We looked at six key infrastructure sectors which are typically included in the definition: power, paved roads and highways, railways, ports, airports, and water and sanitation. We derived demand for each sector based on the macro variables mentioned above. Thus, power and road demand are highly sensitive to the level of urbanization, air travel is sensitive to per capita income, while demand for ports is influenced by the volume of trade.
Box 1: Modeling infrastructure demand
To estimate infrastructure demand we used an econometric model based on projected per capita income growth, urbanization and population, developed in previous global papers (see Global Economics Paper: 166 – Building the World: Mapping Infrastructure Demand, April 24, 2008, and further applied in Global Economics Paper: 187 – India CAN Afford Its Massive Infrastructure Needs, September 16, 2009).
Our baseline model is based on pooled least squares, with each of five infrastructure sectors—roads, ports, air travel, electricity installed capacity, water and sanitation as dependent variables. The independent variables are—real GDP per capita for all sectors; urbanization as an independent variable for paved roads and electricity; population for air passengers and access to water & sanitation; and trade volumes for port traffic. For railways, we relied on government estimates.
We use an unbalanced panel, with country fixed effects, to control for country-specific factors and differences. Real per capita income comes from our estimates, urbanization and trade volumes comes from the World Bank’s World Development Indicators, population numbers come from the UN’s population database.
We have modeled water and sanitation and ports separately in this piece, using a sample of the main emerging market countries, as these sectors are more relevant to emerging markets.
To assign dollar values to power, roads, and water and sanitation infrastructure spending, we rely on cost estimates from the World Bank, indexed for our world CPI inflation estimates and projections from 2003-2020.
For railways, ports, and airports, we project dollar values of demand based on government estimates adjusted by our real GDP growth assumptions for each country for the period 2013-2020.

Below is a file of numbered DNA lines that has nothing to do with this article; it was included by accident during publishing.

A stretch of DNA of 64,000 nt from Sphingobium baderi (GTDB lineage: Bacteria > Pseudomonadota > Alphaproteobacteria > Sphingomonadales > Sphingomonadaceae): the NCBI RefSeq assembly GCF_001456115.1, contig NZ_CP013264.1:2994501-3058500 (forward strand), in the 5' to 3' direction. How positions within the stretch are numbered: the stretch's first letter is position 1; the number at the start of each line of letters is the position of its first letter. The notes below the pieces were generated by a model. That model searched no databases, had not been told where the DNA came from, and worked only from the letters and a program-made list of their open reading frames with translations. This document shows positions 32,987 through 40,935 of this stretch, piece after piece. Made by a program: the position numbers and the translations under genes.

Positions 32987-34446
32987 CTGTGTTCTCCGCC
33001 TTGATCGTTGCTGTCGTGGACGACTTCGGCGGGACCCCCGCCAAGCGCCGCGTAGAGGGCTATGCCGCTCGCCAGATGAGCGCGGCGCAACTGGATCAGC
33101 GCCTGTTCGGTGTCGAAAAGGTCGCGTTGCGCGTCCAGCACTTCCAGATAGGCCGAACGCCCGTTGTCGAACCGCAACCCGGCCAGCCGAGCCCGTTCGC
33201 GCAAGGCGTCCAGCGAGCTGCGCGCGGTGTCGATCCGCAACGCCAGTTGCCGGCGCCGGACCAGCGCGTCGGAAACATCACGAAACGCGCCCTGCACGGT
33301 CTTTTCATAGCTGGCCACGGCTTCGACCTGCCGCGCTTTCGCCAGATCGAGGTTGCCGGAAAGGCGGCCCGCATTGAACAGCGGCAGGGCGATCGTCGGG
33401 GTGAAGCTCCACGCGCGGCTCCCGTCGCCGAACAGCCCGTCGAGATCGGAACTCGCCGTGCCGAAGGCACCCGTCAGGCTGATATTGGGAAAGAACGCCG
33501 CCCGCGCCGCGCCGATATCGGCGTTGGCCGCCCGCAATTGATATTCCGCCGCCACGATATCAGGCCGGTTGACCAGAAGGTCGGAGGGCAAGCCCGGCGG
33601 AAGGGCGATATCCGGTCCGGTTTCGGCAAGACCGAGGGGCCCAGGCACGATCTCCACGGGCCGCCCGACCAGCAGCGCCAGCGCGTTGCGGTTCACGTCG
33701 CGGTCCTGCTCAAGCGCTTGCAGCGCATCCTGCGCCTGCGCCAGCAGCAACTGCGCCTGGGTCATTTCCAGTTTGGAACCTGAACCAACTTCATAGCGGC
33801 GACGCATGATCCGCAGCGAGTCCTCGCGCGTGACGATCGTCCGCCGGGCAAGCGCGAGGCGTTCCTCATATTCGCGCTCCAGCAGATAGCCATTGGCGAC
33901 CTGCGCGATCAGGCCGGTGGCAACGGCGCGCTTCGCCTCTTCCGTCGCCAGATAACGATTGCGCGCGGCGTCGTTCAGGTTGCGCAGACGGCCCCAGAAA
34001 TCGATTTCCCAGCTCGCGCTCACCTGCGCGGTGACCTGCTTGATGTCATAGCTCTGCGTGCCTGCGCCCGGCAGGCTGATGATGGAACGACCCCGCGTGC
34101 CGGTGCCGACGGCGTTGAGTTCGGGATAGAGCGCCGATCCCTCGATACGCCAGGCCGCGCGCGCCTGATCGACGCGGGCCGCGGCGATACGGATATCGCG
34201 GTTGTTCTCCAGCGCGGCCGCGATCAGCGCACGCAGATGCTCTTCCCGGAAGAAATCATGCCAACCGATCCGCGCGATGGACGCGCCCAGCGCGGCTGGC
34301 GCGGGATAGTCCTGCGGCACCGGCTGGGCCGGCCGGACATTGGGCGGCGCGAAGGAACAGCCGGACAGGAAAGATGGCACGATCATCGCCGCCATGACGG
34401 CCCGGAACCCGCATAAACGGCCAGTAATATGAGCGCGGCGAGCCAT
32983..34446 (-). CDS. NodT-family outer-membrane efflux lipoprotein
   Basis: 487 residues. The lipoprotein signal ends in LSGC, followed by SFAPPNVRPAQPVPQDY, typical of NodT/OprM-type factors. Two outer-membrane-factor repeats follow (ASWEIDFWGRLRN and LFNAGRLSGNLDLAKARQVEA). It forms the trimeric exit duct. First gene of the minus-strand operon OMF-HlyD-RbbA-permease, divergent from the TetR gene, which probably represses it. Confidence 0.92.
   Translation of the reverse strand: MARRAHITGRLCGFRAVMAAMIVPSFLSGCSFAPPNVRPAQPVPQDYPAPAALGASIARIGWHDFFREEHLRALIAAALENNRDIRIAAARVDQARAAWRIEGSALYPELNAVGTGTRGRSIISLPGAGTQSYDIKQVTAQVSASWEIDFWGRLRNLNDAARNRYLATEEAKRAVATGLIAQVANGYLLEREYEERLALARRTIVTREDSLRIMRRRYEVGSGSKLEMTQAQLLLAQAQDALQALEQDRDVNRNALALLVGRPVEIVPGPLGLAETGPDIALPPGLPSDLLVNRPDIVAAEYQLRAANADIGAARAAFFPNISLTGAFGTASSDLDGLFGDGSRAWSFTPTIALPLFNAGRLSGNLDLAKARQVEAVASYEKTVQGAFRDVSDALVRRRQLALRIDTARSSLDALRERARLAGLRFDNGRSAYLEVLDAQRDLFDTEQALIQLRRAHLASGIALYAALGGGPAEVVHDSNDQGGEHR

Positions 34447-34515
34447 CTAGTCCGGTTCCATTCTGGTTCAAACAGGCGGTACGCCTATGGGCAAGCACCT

As shown in the table below, we find that:
- A 1% increase in urbanization leads to a 1.8% increase in electricity installed capacity. The model also predicts that a 1% increase in income per capita would lead to a 0.5% increase in installed capacity.
- We find that air travel is most sensitive to income. In particular, a 1% increase in per capita income correlates with a 1.4% increase in the number of air passenger travelers.
- Roads are considerably less sensitive to income compared to their sensitivity to urbanization.
- Ports have high sensitivity to trade volumes as we expected and their sensitivity to income is comparable to that of roads.
- Water and sanitation demand is highly sensitive to a rise in population. Its sensitivity to income is relatively less.
We used unit cost estimates for the construction of these sectors to derive values for the total financing need of each sector. By aggregating each sector, we look at the overall country demand for infrastructure.
Indonesia has the largest absolute demand for infrastructure, at US$235 bn between 2013 and 2020, in our view. It is the largest country in the region—both in terms of population and land—and therefore its infrastructure needs are unsurprising. Its power and road capacity per capita is one of the lowest in ASEAN and, therefore, nearly 65% of infra demand can be from these two sectors.
The Philippines could see the largest increase in demand for infrastructure as a percent of GDP. It has the lowest per capita income in the region, and ranks the weakest in infrastructure quality. The low base, and increases in per capita income and urbanization could drive demand across the board for a projected US$110 bn.
Thailand would also need to increase infrastructure spending as a percent of GDP, also due to its more open economy and need to boost manufacturing. It would need US$105 bn, according to our projections.
Malaysia has the highest quality infrastructure in the region, and therefore the base is high. Its infrastructure needs would therefore be lower than the rest of the countries, at US$100 bn, based on our projections.
We compared our projections with those of their respective governments. While available government estimates are for different time periods, and include the telecom sector, our estimates are generally higher (Exhibit 6).